When Taylor Swift claimed to be the ignored, underappreciated girl next door in her song, “You Belong With Me,” I can only imagine that starlets the likes of Jennifer Lawrence and Anna Kendrick across the country were laughing quietly in their rooms, saying, “I’ll show you girl next door.”
And they did.
It’s an epidemic of the best proportions, the actresses that girls wish they could have as their best friends and guys wish they could have as their girlfriends littering television and movie screens, winning over viewers across the world. It’s a combination of how they look, what they say and what they do that somehow creates this perfectly imperfect product that is changing the face of Hollywood.
We like them because they aren’t trying to fit the immaculately pre-manufactured mold made for stars. Instead, they are pushing the limits of that mold and, in some cases, throwing out the mold completely.
Emma Stone, the pioneer of the girl next door trend, is funny without needing a script to make her that way. More than that, though, she is human, evidenced by a stint with paparazzi earlier in the year. After realizing that photographers were outside the restaurant that she was at with boyfriend, Andrew Garfield, the couple made signs to hold in front of their faces encouraging donations to two of their favorite charities. She isn’t the typical Hollywood beauty but it seems she has no desire to be. Since Stone made her way into the limelight, other newcomers have been infected by that same “girl next door” syndrome, and we, as viewers, have loved it.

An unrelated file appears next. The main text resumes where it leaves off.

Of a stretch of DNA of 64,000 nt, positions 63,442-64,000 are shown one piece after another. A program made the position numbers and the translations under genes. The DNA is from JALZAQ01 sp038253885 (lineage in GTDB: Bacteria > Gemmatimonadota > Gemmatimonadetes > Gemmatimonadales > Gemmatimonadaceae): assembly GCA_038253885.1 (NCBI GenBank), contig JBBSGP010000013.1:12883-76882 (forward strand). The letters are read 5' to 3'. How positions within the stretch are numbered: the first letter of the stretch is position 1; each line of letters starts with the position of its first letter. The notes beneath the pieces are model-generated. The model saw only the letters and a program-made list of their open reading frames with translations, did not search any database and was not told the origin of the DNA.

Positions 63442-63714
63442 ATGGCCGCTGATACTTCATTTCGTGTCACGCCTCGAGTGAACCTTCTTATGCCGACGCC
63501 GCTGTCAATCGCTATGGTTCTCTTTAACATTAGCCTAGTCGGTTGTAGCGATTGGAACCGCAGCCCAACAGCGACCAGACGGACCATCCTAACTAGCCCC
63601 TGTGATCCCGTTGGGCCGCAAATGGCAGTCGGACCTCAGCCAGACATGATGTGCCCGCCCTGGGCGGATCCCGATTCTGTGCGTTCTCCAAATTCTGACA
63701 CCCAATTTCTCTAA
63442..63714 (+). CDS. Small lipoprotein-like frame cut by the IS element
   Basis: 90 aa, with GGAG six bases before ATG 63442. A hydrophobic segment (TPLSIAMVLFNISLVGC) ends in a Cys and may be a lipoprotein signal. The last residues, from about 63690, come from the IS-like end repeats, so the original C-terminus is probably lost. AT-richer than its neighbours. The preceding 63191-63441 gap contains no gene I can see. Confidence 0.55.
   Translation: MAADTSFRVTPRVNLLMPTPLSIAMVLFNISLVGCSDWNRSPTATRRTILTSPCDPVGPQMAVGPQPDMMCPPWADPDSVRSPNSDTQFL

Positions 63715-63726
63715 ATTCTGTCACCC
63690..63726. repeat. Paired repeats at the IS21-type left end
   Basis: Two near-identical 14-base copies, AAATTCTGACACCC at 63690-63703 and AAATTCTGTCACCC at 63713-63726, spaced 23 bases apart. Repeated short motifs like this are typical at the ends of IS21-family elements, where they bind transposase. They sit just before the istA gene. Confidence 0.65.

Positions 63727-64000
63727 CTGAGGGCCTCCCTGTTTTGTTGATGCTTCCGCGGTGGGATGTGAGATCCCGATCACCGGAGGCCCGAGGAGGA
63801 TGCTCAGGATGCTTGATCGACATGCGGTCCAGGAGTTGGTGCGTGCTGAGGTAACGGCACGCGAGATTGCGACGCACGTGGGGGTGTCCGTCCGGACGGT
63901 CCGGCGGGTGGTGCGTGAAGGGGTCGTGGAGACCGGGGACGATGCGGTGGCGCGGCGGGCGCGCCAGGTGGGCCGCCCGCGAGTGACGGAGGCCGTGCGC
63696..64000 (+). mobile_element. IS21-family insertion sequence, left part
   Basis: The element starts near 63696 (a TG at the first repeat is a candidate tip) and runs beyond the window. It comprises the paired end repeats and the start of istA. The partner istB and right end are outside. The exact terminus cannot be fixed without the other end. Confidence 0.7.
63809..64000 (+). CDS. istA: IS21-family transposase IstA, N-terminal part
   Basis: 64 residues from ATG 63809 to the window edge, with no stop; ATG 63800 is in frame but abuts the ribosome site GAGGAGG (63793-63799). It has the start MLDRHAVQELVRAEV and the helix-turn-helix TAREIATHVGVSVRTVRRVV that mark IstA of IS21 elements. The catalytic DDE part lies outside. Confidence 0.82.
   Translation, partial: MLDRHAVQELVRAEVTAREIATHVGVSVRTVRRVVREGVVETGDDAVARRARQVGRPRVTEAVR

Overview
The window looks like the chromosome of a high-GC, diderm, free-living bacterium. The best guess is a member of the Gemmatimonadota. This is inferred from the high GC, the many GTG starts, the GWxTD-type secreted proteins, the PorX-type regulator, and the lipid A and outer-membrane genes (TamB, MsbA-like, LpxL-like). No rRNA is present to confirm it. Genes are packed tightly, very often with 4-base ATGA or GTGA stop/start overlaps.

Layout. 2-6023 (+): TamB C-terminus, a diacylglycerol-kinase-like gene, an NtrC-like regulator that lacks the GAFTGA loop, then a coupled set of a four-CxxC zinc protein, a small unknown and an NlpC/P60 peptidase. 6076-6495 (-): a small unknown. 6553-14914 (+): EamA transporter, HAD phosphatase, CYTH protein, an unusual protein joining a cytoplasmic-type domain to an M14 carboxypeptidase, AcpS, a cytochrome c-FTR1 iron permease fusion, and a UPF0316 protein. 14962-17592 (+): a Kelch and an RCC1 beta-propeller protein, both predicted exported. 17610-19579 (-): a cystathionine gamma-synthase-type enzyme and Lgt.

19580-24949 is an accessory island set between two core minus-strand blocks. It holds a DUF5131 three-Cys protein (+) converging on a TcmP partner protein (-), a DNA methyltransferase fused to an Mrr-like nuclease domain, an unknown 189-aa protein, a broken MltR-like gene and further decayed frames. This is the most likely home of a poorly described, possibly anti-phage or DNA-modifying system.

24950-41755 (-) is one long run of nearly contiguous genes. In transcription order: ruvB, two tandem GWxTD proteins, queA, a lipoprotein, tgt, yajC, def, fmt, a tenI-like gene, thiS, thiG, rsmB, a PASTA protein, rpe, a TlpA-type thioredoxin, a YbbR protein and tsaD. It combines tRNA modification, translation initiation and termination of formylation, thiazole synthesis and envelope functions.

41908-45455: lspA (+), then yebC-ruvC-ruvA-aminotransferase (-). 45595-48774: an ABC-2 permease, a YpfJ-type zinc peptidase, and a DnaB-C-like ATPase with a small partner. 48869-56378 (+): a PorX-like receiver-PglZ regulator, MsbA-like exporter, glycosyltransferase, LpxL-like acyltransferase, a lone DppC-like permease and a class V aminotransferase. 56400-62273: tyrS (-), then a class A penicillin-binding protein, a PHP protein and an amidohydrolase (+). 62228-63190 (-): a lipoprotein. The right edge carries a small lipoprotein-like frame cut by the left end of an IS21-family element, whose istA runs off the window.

Referencing “Mean Girls” in her People’s Choice Awards acceptance speech was merely the tip of the iceberg in Lawrence’s venture into being the personable figure that she’s now known as. In a culture saturated by stars with egos more noticeable than their films, she’s exactly the antidote needed.
Kendrick, star of “Pitch Perfect,” has jumped on the girl next door bandwagon, as her dry humor has been a welcome reprieve from overworked one-liners that are so often used in an effort to elicit a laugh. Her tweets have been the source of countless retweets and her Twitter description reads, “pale, awkward and very very small.”
Apparently, we wouldn’t have it any other way.
It seems that “awkward” is the unifying glue between the stars and the people who love them. If you’ve never been in a situation that you walked away from saying, “I am so awkward,” then you are lying. But, for once, awkward seems to be acceptable. We live in a culture where “weird” is finally becoming a reason for praise instead of disdain and these stars are merely the catalysts for that shift.
It’s about time.